Similarly, the Empire State Manufacturing Survey reflected strong growth in August, albeit less so than the robust levels observed in July. More importantly, respondents to the New York Fed’s survey were significantly more upbeat, with roughly 60 percent anticipating higher sales and output over the next six months. This study also reported that approximately 30 percent of manufacturers in its district planned to hire more workers and invest in additional capital expenditures in the coming months. This is welcome news, and it was largely consistent with the recent pickup in the labor market. Manufacturing job openings increased in June to their highest level in two years, with net hiring also accelerating. Of course, we already knew that to some extent. The most recent employment data found that manufacturers hired an additional 22,000 workers on average from May to July.

Meanwhile, the European economy has shown signs of backtracking, with real GDP in the Eurozone remaining unchanged in the second quarter. Germany’s economy contracted by 0.2 percent, helping to push the continent’s growth figure lower, but Italy (also down 0.2 percent) and France (flat for the second straight quarter) were also weak. In addition, industrial production has decreased in three of the past four months, with output unchanged year-over-year. We will get our first look at August purchasing managers’ index (PMI) data this week. The Markit Eurozone Manufacturing PMI report in July provided mixed news, with activity expanding for 13 straight months but growth continuing to ease over the course of this year. The latest data suggest that Europe’s economic challenges are still not behind them.

To some extent, that is true in the United States as well. We have seen improvements in a number of economic indicators, and yet, there are also persistent worries about future growth. Some of this could stem from global anxieties, but it could also be a function of disappointment with the lack of growth in the first half of the year. Preliminary consumer sentiment data from the University of Michigan and Thomson Reuters appears to pick up on this nuance, with Americans less confident once again in their forward-looking expectations. Indeed, retail sales data also reflect cautiousness on the part of the consumer, with spending unchanged in June.

This week, we will get additional insights about the health of the manufacturing sector worldwide. In addition to new PMI data for Europe, Markit will also release flash reports for China, Japan and the United States. While China’s economy had begun to stabilize in July, last week we learned that Japan’s real GDP contracted by 1.7 percent in the second quarter, or 6.8 percent year-over-year. Closer to home, the Federal Reserve will release the minutes of its July 29–30 Federal Open Market Committee meeting. Analysts will be looking for clues about when the Fed plans to start normalizing short-term rates. The Fed received good news last week with an easing in producer prices in July from recent highs, and this should help to alleviate some of the immediate pressure from inflation hawks, at least for now. Other highlights this week include the latest data on consumer prices, housing starts and permits, leading indicators and Philadelphia Fed manufacturing sentiment.

Chad Moutray is the chief economist, National Association of Manufacturers. 

manufacturing production - aug2014

VN:F [1.9.22_1171]
Rating: 0.0/5 (0 votes cast)

PPG Brings Lawmaker to Discussion with Manufacturers

Manufacturers are keeping up the dialogue with policymakers during the August recess, taking advantage of the opportunity to bend their ears about pro-growth policies.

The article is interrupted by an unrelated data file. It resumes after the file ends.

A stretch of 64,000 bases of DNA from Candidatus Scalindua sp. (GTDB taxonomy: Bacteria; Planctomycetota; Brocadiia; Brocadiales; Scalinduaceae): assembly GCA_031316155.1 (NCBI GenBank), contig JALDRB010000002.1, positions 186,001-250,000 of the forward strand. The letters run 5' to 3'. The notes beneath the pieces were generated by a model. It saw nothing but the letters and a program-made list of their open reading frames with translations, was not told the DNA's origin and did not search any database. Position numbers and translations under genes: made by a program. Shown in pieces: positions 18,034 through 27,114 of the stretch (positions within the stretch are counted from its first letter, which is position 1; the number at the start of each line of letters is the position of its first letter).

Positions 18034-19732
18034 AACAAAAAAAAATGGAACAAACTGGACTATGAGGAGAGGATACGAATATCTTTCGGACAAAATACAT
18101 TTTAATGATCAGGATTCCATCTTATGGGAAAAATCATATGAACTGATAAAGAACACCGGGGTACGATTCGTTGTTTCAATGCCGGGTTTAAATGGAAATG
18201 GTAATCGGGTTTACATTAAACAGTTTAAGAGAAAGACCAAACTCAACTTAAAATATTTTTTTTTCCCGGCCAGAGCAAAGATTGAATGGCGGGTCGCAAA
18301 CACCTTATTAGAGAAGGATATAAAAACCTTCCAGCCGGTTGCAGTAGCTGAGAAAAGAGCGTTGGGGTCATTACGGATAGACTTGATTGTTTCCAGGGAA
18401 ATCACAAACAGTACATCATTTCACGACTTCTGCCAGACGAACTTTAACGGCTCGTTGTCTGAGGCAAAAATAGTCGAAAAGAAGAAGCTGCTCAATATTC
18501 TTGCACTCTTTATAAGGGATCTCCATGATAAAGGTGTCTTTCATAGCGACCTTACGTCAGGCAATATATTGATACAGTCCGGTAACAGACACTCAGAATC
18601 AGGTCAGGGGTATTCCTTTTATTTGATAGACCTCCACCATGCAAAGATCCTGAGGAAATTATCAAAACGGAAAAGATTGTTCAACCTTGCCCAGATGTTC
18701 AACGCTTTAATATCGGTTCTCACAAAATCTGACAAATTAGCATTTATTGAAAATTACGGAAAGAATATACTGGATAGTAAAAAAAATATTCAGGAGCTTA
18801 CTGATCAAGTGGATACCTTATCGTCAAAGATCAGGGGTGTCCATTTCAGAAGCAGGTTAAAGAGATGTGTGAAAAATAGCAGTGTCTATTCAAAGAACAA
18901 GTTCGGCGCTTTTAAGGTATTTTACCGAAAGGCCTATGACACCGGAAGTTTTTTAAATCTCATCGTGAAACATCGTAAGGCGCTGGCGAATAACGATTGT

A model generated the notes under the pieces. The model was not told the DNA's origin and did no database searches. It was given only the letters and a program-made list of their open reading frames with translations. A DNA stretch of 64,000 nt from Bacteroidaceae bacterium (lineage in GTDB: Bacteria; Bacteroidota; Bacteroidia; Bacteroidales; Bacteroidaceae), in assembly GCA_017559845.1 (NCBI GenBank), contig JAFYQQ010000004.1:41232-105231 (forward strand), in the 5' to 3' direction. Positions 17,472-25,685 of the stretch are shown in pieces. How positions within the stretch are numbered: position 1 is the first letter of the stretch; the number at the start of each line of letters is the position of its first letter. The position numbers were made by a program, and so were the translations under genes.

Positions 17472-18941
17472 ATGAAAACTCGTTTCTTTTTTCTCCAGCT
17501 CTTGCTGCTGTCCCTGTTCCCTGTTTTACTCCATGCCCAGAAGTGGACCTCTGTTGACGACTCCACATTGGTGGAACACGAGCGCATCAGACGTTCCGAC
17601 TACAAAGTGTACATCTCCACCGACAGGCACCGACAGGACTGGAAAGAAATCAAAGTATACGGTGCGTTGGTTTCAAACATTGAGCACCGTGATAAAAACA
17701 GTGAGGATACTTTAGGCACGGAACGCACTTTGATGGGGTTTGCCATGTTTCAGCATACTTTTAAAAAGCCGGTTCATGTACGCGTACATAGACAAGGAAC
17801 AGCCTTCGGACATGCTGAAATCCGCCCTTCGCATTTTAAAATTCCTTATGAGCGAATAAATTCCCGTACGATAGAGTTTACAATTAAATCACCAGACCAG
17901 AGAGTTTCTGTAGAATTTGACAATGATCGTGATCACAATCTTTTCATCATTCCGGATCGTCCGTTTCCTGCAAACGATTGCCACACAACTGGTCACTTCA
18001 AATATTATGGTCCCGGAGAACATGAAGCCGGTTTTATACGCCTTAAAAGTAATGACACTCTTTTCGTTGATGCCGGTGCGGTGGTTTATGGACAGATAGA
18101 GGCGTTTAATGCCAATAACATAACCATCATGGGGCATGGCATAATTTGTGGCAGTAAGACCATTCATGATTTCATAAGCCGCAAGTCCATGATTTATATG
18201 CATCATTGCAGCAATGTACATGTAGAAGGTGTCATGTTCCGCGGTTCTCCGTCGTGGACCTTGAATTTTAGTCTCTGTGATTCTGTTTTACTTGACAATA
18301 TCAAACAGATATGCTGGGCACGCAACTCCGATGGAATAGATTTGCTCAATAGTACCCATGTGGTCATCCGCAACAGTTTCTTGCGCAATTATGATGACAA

Among these meetings was a discussion hosted this week by PPG Industries with 25 companies in attend. Representative Mike Kelly (R-PA-03), a member of the powerful Ways and Means Committee, met with manufacturers for 2 hours to talk about tax reform, regulation, Ex-Im Bank reauthorization and the critical need for bipartisan cooperation to accomplish the hard work that must be done.

Rep. Kelly, a friend to manufacturers with a 100% voting record with the NAM during this Congress, knows firsthand the impact that Washington policies have on business owners across the country. Manufacturers were especially pleased with his dedication to reauthorizing the Ex-Im Bank.

Manufacturers in the U.S. are more engaged than ever – and we’ll be keeping up the drumbeat all summer long.

VN:F [1.9.22_1171]
Rating: 0.0/5 (0 votes cast)

Exporters for Ex-Im: ​Brownies, Cakes, And Ex-Im Bank Collide

If you’ve eaten cheesecake, chocolate cake or brownies at a major chain restaurant, there’s a good chance it was made by Love and Quiches Gourmet in Freeport, N.Y.

Susan Axelrod, the company’s chairwoman and founder, started the company in her home kitchen in 1973 and knocked on thousands of doors to get people interested in her quiche and desserts. The company grew from there and now has several hundred employees who help the company sell pastries and a variety of cakes all over the world.

That success, Ms. Axelrod said, is partly attributable to the U.S. Export-Import Bank, a small government agency that could be shut down if Congress doesn’t act by the end of September. Love and Quiches started using the Ex-Im Bank almost 20 years ago and, like thousands of small business around the country, found it crucial to its success.

Love and Quiches relies on the Bank’s credit insurance program. The Bank charges the company a fee for insurance in case a foreign customer fails to pay for the desserts the company ships abroad.

But in the nearly two decades since Ms. Axelrod starting using the Bank, her company hasn’t had to file a claim with the Ex-Im Bank. “We’re very careful who we do business with. We’ve never had a claim – never,” she said.

The Ex-Im Bank named Love and Quiches its 2014 Small Business Exporter of the Year, an award that Ms. Axelrod is proud to discuss.

She said the company doesn’t want the Ex-Im Bank to go away. That, she said, would make it “harder for us to compete with all the other bakery companies in the world that get more support from their government.”

She said other small businesses don’t have the same flexibility as her company and, without Ex-Im Bank, they “would have to walk away from their export business.”

“Exporters for Ex-Im” is a blog series focused on the importance of the Export-Import Bank to manufacturers. To learn more or to tell Congress you support reauthorization of the Export-Import Bank, visit

VN:F [1.9.22_1171]
Rating: 0.0/5 (0 votes cast)

A Manufacturing Blog

  • Categories

  • Connect With Manufacturers

  • Blogroll